Now demand is rising, people are importing EVs privately. Organisations such as The Good Car Co. have been bringing in the ever-popular Nissan Leaf from Japan, while some of the “performance” car importers are happy to co-ordinate other electric vehicles such as the iMiev’s boxier brother, the Minicab van. The last one of those I saw for sale here was wrapped in pink vinyl and commanding $20 grand… but at least you could sleep inside it, unlike a dual cab ute.
See exhibit A :
You could buy an iMiev van for each day of the week and still have enough for a house deposit… or you could have this garden shed with diamond stitch seats and no bed.
I haven’t been washing the i-MiEV twice a week like my Dad does when he gets a new car, but there’s probably enough enthusiasm to keep you posted on what it’s like to live with a “vintage” electric car. So far, it’s proven its worth and if the boss will give me the day off, I’ll load the generator on board and see just how far it goes before I have to make my own petrol powered electric car meme.
I lament I missed out on the first EV I really wanted. We think it’s a 1906 Baker electric and $35,000 AUD would almost have bought it, plus freight and taxes. I would have loved to see how this goes as a restored car. However, I would swap the ~150 kg lead acid battery for modern chemistry to see how much difference that makes to its range.
Baker Electric c.1906 20 volt motor included. On a US site for $20k USD. Not much to work with? Actually, there wasn’t much in the first place. The motor is in that blue tub.
These Edwardian-era electrics were quite popular but hamstrung by the lack of electricity outside the city. It seems charging infrastructure has always been an issue, just as water availability limited the range of steam cars.
The early days of infernal combustion engines, though plagued with unreliable ignitions and mechanical failure, were made practical by fuel transported in four-gallon tins packed in pairs in a timber box, and hauled by horses to your nearest chemist shop or blacksmith.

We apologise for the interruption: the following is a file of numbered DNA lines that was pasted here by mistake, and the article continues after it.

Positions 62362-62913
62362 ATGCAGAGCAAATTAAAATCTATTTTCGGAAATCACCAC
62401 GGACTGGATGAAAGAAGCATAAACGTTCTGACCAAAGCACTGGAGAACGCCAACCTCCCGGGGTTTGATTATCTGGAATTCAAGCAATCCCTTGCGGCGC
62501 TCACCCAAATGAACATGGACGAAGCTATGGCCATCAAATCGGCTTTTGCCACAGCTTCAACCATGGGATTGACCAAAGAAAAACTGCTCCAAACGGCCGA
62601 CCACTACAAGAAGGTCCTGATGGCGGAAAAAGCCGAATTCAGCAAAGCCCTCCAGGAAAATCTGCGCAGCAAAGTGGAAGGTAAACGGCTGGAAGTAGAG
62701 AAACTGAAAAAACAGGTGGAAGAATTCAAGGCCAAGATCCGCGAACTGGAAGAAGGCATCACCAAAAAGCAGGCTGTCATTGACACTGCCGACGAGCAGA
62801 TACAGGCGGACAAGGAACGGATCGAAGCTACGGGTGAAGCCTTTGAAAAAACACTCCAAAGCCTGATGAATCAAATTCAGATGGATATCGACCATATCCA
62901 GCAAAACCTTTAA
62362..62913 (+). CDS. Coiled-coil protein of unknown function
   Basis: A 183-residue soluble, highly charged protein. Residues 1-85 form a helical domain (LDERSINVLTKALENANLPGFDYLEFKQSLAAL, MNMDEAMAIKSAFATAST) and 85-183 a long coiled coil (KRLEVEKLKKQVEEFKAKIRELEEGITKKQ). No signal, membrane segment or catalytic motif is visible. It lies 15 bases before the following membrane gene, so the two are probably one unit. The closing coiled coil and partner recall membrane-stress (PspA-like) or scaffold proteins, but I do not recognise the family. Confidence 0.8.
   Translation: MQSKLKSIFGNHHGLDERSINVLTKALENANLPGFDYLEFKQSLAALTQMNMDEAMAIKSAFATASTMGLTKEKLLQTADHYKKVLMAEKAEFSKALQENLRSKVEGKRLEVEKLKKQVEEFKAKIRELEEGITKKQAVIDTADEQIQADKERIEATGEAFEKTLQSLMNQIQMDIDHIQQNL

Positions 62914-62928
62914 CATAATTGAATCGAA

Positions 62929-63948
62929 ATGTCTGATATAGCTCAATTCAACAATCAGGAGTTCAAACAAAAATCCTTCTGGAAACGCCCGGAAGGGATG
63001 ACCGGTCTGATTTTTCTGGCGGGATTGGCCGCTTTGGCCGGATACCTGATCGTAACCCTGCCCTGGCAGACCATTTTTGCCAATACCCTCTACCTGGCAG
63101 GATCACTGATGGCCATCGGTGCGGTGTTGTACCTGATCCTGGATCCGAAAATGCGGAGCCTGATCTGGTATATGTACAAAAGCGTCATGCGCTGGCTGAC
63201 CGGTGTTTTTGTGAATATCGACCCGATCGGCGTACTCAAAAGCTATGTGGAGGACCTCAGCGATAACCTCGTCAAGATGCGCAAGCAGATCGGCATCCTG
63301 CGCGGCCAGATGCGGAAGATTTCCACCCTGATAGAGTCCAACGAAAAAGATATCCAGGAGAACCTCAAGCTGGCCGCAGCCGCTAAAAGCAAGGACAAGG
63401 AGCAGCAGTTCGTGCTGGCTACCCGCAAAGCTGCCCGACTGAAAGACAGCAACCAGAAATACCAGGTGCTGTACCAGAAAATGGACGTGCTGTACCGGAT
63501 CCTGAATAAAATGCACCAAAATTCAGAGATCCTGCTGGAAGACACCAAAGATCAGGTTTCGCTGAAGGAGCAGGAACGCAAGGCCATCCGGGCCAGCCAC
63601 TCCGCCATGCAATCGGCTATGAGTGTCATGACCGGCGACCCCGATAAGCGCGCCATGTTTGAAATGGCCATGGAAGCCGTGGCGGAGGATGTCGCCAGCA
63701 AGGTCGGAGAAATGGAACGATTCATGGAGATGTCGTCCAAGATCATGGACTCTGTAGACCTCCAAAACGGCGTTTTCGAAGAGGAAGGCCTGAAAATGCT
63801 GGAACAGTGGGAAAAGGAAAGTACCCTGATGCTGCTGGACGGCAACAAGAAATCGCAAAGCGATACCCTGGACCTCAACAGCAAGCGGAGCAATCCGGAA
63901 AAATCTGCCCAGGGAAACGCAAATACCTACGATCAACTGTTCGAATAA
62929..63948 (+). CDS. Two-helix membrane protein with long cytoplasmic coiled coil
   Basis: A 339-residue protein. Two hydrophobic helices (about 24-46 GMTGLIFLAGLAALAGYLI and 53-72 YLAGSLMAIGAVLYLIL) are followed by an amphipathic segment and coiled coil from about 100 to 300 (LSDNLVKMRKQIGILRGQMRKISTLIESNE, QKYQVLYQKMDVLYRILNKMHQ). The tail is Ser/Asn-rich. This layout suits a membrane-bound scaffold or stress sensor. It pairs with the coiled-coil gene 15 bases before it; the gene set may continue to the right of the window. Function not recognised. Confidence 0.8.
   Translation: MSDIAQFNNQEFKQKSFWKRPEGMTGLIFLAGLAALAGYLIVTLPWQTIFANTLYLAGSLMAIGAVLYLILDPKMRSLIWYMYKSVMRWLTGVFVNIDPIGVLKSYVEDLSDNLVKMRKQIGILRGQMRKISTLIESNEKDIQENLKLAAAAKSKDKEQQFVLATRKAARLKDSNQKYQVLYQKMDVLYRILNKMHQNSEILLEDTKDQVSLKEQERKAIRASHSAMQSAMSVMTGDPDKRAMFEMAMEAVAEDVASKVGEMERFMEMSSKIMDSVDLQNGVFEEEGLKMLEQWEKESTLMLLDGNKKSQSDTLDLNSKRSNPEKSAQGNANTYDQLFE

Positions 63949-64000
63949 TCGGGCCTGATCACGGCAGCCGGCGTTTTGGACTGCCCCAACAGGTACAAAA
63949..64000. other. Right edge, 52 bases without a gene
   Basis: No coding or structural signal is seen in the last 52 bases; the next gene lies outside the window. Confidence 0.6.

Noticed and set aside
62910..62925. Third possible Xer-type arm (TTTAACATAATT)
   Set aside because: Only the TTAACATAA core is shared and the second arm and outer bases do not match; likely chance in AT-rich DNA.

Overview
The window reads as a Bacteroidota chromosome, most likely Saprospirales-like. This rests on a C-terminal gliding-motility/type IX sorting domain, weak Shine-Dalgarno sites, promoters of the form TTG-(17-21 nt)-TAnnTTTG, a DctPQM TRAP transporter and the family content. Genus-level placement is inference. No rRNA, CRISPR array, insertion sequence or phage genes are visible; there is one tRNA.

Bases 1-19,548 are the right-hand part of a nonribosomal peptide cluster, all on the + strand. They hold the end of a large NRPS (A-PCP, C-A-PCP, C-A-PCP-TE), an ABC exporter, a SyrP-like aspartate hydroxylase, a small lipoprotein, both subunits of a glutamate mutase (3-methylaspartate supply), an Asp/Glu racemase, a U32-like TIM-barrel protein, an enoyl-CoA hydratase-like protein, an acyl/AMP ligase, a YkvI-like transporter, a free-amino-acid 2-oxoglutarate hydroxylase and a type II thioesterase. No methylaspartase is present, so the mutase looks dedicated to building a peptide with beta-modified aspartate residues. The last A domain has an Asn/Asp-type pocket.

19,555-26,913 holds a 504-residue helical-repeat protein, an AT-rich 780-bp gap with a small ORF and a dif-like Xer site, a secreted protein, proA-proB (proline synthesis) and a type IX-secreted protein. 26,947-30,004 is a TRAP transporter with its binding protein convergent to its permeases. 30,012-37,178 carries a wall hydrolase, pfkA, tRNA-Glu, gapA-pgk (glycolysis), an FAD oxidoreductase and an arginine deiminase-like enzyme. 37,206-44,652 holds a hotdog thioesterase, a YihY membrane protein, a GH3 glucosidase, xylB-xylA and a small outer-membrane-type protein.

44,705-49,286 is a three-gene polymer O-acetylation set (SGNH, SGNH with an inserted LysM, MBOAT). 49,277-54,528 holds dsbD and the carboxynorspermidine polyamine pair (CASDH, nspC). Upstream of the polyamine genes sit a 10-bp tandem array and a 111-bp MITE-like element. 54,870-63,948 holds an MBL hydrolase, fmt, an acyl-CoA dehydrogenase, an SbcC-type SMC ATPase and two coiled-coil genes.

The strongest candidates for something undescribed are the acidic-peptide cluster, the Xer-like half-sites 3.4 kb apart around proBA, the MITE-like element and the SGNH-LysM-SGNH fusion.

A real horseless carriage. Iimage: Bill Lillie
For now, you too can have a 2011 Mitsubishi i-MiEV priced at $17,990 drive-away with just a tad over 32,000km on the clock. Listed in late November, John Raffaele is standing pretty firm on his price because some mug already paid much the same for a white one he had. Sorry.
 
 
Sign up for our weekly newsletter!

As a child, Anthony marvelled at his Solarex toy helicopter made with shards of smashed solar cells. With some education, he became a jack of all trades & master of several, qualified contractor, builder, roofer, auto and licenced electrician, veteran car restorer & Dad. After 14+ years of lugging, lifting, plumbing and fixing, wiring, dialling and evangelising for everything solar power-related, on-grid and off, he’s got a few yarns to share.
Keep it coming Anthony, much appreciate your research and insight.
I’m looking out for a hybrid (so I don’t have to carry a spare generator as well as a spare tyre to get from Northam to Bridgetown (both in WA)).
Something that can be adapted if not already V2H as I have the 6k66W PVA and 5kW 3ph hybrid inverter – battery ready.
Was focussing on the Nissan Leaf2 but gone off the idea of all electric.
Just out of interest, what is the energy equivalent for my 90L autogas tank on my 80 series GXL wagon in kWh ?
With the new FBT legislation (novated lease/salary sacrifice) you could have a Tesla Model Y for around $440 a fortnight (over 5 years)… plenty of range and Tesla chargers to get you around WA. Check out TOCWA (Tesla Owners Club WA) on facebook.
Hi, lucky you and your imev. I also went down a similar path but never finished. I was looking at a 10 year old Leaf. Prices were ~15k with a range of 50-100 kms. The batteries were somewhat used or worn, mileage ~50km-100km. Not a lot of choice though. Original range was about 180 kms on about a 20kWhr battery pack. Replacement cost with genuine parts and dealer labour ~$12,000. Obviously a 30-60kWhr battery pack would be better. I saw a youtube video of a 60kWhr battery pack upgrade, new mounts needed and replacement of rear springs needed. All good to know. But a no deal for me at this time.
In April I imported a 2016 30kWh Leaf Aero (top of the range with bodykit etc) for $20k on the road. 24kWh Leafs were $15k at the time, so the extra $5k was much better value.
I looked at 2nd hand MiEV’s too, but even at $12k they weren’t worth it for just 80km of range. My Leaf get’s about 170km.